NSF logo

Collaborative Research: Sustainable Diffusion of Research-Based Instructional Strategies: A Rich Case Study of SCALE-UP: 1223405

Principal Investigator: Melissa Dancy
CoPrincipal Investigator(s):
Organization: University of Colorado at Boulder

This project is designed to improve knowledge of the diffusion of research-based instructional strategies. It involves a rich case study of the spread of one particular research-based instructional strategy, Student-Centered Active Learning Environment for Undergraduate Programs (SCALE-UP). SCALE-UP was chosen because it has been shown to be effective in a variety of contexts, has been disseminated in multiple ways by the developer (workshops, presentations, publications, individual consultations), has spread informally from one adopter to another, and has crossed into multiple STEM departments at a variety of institutions.

This project is:
1. Developing a national census of where SCALE-UP is used in the US and abroad and the connections that led to that use, resulting in a network map that allows visualization of the structure and paths of the spread of a research-based innovation.
2. Identifying and surveying three department types: i) departments with sustained implementations, ii) departments that adopted, but subsequently abandoned, SCALE-UP and iii) departments that, after consideration, chose not to adopt SCALE-UP.
3. Conducting an intensive study of a subset of departments through interviews and a small number of site visits.
4. Producing a research informed guide for secondary implementers to be disseminated through the PER Users guide (www.perusersguide.org).

The survey and intensive study include an analysis of the implementation process: the departmental context, who the leaders were, what circumstances led to adoption, classroom characteristics, and outcomes. Common modifications made during secondary implementations are also being identified along with reasons motivating those modifications. The results of this project are intended to test and improve current thinking about how innovative instructional strategies spread.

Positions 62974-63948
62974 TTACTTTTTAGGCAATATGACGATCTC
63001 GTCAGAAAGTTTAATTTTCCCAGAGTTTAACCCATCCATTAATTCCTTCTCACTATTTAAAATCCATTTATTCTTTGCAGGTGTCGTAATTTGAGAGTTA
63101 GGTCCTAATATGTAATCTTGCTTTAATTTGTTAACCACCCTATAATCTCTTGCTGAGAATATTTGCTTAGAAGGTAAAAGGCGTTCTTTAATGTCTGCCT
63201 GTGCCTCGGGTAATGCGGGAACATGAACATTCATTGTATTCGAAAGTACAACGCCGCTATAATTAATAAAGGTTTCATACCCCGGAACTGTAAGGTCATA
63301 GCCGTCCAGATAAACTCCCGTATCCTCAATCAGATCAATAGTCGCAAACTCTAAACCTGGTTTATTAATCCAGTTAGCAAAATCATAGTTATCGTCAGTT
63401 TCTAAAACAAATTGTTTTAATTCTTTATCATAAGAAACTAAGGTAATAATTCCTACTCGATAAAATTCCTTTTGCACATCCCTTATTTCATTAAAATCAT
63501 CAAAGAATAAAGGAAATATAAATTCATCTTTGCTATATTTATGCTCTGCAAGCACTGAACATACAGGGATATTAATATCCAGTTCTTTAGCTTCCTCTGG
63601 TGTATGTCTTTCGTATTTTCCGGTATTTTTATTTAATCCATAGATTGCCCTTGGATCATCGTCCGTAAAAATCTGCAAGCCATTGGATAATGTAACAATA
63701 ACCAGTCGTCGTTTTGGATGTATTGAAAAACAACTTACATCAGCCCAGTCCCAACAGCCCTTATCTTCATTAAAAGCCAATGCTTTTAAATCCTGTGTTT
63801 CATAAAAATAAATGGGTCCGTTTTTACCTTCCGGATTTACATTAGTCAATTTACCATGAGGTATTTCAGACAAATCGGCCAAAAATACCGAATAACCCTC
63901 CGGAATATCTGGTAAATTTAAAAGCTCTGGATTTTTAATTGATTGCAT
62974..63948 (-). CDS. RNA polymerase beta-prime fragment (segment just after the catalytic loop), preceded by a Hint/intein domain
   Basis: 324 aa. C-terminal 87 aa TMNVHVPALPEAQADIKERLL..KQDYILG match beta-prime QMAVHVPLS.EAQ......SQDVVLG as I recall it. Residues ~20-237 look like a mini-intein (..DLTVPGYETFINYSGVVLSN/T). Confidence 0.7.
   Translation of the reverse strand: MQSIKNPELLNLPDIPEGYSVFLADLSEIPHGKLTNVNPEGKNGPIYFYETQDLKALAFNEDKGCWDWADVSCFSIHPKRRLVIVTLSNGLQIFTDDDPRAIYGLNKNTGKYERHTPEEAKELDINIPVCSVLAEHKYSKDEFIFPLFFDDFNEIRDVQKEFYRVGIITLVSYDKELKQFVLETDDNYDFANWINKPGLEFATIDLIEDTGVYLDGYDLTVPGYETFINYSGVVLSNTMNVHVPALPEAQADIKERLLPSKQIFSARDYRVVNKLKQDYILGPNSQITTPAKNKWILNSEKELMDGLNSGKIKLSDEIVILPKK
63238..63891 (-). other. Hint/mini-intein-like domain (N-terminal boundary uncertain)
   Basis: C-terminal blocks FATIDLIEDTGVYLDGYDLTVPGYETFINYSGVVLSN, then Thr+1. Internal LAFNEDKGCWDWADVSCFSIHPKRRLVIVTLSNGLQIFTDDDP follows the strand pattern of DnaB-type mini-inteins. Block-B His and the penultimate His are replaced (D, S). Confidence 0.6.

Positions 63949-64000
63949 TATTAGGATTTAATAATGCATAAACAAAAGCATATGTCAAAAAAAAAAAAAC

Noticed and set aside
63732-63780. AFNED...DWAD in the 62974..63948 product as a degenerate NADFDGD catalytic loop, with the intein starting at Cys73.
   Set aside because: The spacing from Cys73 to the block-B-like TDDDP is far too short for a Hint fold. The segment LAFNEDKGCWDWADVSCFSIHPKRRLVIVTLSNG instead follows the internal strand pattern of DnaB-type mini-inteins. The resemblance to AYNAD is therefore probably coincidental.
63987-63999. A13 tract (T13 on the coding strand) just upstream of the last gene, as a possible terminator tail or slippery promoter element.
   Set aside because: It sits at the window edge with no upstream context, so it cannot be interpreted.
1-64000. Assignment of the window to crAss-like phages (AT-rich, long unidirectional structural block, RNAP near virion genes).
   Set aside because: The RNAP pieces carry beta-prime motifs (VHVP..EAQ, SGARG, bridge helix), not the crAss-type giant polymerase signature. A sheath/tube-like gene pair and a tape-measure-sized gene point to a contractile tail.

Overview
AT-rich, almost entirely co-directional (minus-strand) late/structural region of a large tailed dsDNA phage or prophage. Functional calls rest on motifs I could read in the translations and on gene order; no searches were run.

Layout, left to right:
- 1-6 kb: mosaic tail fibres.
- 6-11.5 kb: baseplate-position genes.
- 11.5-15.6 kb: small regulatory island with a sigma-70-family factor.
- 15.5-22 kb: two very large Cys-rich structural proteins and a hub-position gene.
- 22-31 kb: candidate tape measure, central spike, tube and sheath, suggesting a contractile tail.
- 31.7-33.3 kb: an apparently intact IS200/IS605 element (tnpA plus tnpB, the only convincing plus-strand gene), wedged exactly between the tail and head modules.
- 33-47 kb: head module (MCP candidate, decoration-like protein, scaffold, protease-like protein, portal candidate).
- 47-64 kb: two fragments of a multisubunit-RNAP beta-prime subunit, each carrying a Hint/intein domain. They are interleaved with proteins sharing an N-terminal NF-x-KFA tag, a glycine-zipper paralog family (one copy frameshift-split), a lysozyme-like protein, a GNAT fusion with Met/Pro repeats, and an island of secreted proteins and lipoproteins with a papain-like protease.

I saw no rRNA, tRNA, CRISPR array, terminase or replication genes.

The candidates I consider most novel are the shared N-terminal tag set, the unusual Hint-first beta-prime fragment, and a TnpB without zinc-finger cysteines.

Main Research Questions
1. How do secondary implementations come to be initiated?
2. What characteristics are common in secondary implementations?
3. How sustainable are secondary implementations?
4. What might education researchers, policy makers, funding agencies, etc. do to better support successful secondary implementations?

Intellectual Merit: Much time, money and effort have been put into documenting the effectiveness of innovative teaching methods and curriculum and in disseminating these results. Available evidence indicates that while these efforts have had some impact on mainstream teaching, the majority of teaching is still inconsistent with what research has shown to be best practices. This project is increasing the value of the substantial R&D efforts in science education by contributing to a better understanding of how and why research-based innovations come to be integrated in mainstream teaching, and developing recommendations for increasing the impact of research-based reforms. Additionally, when large-scale diffusion of ideas occurs, the majority of implementations will necessarily be secondary implementations (those not directly part of the work of the developers). However, despite their obvious importance, very little work has been done to understand the nature of secondary implementations, a hole this project aims to fill. This project is part of a larger research program toward the development of more effective, research-based models of change.

Broader Impacts: The results of this project can help researchers, curriculum developers, designers of professional development, and funding agencies to better support reform toward research-based pedagogies that is sustained and effective. Additionally project results are being disseminated to faculty interested in implementing research-based pedagogies through the PER User’s Guide. There is currently no effective model for sustained reform, leading to a reduction of the impact of the large body of research and curriculum development in science education. It should also be noted that many of the research-based pedagogies, while improving outcomes and reducing attrition for all students, have been shown to have a disproportionately positive effect on traditionally underrepresented groups such as women and ethnic minorities.

Tags: , ,